Method 3: Using the defaultdict

There is one more method to fix KeyError by using the defaultdict class. This class is found in the collections module. If a user attempts to call a key that doesn't exist in a standard dictionary, a key error is raised. Here is an example:

from collections import defaultdict
fruits = {'apple': 2, 'banana': 3}
d = defaultdict(int)
for key in fruits:
    d[key] = fruits[key]
for key, value in d.items():
    print(key, value)



apple 2
orange 0
banana 3


Here, we created a dictionary called "fruits," gave it values, and then added them to the defaultdict after first importing the defaultdict class from the collections module. With the defaultdict, if we try to access a key that doesn't exist, like "orange," we get the value "0" by default. Lastly, we are using a for statement to loop through all of the dictionary's accessible values.

How to Ignore KeyError?

Ignoring coding errors is not advised, especially for novice users, as it can result in unexpected outcomes and the programmed code may metaphorically break down. A try-except block of code will be useful in cases of lengthy codes, where we are left with no other options.

A try-except block is a structure in programming that is used for handling any faults or exceptions that can arise while a program is being executed. The block of code that is placed in the ‘try’ block may or may not contain an error. If the compiler finds no error in the ‘try’ block, it will ignore it and move on as normal.

If there are any errors, the compiler looks at the ‘escape’ block and tries to find if that error has been specified. If it has been specified, the compiler handles the error as per what the user has coded. The following is the syntax:

# code that may raise an exception
except ExceptionType:
# code to handle the exception

And here’s an example:

my_dict = {'apple': 1, 'banana': 2, 'orange': 3}
except KeyError:
    print('Key not found')



Key not found


Here, we specify what the compiler should do if the portion of code inside the "try" block has an error. A print statement that we defined will only print if a KeyError occurs. We have specified only a KeyError in the except block. After printing the output of the statement, the compiler will proceed to ignore this block of code and move on to the following block.

Best Practices to Prevent KeyError Exceptions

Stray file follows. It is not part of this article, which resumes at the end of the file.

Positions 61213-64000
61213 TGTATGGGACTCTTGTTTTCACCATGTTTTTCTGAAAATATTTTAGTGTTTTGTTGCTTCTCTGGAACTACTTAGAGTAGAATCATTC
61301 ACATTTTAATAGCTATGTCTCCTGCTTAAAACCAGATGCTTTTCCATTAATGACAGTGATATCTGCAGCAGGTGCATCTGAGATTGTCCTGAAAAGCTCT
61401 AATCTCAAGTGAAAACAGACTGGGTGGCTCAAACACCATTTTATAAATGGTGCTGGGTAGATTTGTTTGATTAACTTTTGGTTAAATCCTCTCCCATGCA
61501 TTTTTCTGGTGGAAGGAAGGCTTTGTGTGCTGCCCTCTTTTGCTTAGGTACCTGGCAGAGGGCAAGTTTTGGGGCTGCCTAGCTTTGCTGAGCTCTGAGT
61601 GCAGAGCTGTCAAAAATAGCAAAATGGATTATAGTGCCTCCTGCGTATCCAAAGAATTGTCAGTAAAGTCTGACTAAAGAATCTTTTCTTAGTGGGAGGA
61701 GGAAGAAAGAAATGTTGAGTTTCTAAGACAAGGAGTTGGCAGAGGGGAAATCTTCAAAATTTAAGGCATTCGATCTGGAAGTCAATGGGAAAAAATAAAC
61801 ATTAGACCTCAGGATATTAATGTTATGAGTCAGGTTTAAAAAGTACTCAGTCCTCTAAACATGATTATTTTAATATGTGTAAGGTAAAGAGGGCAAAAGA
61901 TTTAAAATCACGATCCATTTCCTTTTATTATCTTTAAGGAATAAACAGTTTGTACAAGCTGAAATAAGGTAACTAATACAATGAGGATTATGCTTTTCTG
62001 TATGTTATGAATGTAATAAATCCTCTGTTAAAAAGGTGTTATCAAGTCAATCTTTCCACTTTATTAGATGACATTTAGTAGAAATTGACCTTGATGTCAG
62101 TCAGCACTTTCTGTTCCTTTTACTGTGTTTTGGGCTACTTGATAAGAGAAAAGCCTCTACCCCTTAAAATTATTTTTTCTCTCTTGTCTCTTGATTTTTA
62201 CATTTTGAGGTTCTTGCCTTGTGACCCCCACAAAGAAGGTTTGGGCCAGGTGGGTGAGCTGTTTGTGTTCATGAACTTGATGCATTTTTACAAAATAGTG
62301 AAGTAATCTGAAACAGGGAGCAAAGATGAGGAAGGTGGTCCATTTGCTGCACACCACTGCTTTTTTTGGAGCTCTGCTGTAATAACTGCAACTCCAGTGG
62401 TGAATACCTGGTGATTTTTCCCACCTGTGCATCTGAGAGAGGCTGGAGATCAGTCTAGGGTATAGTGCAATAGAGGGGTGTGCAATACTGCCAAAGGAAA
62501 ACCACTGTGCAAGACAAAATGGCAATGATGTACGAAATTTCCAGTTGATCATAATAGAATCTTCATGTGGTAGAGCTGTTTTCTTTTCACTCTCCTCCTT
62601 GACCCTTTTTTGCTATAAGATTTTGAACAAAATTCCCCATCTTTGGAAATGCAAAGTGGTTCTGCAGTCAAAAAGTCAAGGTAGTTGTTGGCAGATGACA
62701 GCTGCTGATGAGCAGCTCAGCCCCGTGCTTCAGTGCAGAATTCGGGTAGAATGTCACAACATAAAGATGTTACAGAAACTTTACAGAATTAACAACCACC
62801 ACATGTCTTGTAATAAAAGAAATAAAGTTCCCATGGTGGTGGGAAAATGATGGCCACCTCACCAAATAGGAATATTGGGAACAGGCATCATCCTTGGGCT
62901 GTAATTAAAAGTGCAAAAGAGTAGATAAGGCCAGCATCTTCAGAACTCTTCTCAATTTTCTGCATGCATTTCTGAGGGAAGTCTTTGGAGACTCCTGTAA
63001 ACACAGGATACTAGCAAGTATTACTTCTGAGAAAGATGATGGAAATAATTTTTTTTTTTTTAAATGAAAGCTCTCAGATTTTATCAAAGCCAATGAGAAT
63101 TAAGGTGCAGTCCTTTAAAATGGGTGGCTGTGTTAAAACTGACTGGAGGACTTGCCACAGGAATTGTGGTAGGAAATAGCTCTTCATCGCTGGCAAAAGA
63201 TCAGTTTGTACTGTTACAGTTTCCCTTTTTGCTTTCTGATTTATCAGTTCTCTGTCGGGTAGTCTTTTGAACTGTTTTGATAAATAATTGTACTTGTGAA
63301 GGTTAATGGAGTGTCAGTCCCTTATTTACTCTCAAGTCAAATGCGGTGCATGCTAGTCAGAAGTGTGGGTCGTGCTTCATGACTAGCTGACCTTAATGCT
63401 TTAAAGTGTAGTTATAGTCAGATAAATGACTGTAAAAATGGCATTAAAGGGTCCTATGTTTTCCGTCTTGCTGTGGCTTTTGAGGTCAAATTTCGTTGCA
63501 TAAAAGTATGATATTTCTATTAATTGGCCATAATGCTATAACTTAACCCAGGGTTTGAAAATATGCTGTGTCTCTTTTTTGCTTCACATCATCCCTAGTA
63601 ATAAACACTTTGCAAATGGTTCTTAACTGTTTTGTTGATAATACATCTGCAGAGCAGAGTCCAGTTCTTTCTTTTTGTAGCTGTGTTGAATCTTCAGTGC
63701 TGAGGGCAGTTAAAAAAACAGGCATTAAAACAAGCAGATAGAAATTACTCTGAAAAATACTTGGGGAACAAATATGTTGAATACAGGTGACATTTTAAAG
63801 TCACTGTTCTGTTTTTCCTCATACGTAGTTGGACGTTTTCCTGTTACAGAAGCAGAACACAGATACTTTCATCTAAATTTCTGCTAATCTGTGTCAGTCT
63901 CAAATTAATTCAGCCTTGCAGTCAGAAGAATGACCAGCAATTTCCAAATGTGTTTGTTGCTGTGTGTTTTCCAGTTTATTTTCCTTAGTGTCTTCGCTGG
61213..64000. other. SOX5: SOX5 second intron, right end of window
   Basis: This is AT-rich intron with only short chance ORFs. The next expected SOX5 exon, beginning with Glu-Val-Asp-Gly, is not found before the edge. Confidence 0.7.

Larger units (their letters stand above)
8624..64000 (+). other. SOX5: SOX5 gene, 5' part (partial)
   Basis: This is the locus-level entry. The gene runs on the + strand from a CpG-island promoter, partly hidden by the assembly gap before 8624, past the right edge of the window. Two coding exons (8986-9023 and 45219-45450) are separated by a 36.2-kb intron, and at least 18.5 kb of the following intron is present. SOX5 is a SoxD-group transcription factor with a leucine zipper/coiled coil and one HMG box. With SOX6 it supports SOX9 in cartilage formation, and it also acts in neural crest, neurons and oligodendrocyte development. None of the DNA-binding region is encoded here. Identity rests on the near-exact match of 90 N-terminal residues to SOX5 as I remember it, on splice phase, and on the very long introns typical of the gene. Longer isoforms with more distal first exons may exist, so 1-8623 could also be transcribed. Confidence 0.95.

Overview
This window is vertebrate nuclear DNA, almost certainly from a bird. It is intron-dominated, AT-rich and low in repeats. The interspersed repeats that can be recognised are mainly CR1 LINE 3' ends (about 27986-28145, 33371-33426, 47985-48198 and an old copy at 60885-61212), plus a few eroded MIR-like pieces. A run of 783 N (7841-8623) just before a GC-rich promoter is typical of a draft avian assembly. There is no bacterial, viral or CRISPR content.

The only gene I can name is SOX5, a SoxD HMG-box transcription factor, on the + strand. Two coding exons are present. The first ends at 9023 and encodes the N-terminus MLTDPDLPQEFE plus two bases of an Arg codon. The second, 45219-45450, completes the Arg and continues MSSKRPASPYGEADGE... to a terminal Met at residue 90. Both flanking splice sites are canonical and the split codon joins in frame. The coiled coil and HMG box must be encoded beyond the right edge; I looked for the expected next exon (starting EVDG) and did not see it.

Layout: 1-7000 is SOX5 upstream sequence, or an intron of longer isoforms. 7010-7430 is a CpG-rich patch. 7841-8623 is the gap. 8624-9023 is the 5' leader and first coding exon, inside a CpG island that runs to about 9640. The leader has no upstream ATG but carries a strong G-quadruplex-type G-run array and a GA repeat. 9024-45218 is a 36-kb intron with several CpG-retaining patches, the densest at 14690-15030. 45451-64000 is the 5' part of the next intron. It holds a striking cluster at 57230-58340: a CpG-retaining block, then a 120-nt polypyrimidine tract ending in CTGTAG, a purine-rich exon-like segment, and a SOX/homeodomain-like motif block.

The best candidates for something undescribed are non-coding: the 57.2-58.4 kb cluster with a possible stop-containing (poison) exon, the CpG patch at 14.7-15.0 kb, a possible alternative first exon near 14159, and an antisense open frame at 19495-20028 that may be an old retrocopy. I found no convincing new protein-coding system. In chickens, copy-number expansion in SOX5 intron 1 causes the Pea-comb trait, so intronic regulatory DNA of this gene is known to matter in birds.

While it is essential to handle KeyError exceptions effectively, it is even better to prevent them from occurring in the first place. Here are some best practices to follow to avoid KeyError exceptions in your Python code:

  • To ensure that the keys you are accessing in a dictionary exist, validate the input before using the keys. If you are retrieving keys from user input or other external sources, perform appropriate checks to verify the existence of the keys in the dictionary.
  • Misspelled or incorrect keys are a common cause of Keyerror exceptions. To minimize the chances of misspelling keys, follow proper naming conventions and use descriptive key names.
  • If you manipulate data in a way that removes or modifies keys in a dictionary, ensure that you account for those changes in your code. Validate the integrity of the dictionary after data manipulation to avoid accessing missing keys.


Handling KeyError exceptions effectively is essential for robust Python programming. By following the methods and best practices outlined in this comprehensive guide, you can gracefully handle KeyError exceptions, prevent program termination, and provide meaningful responses to users. Remember to validate input, use proper naming conventions, and validate data manipulation to minimize the occurrence of KeyError exceptions in your code.

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About The Author
Kusum Jain
I am an avid coder on CodeChef, I partake in hackathons regularly. I am an independent and self-motivated student with a love for coding and experiencing new things.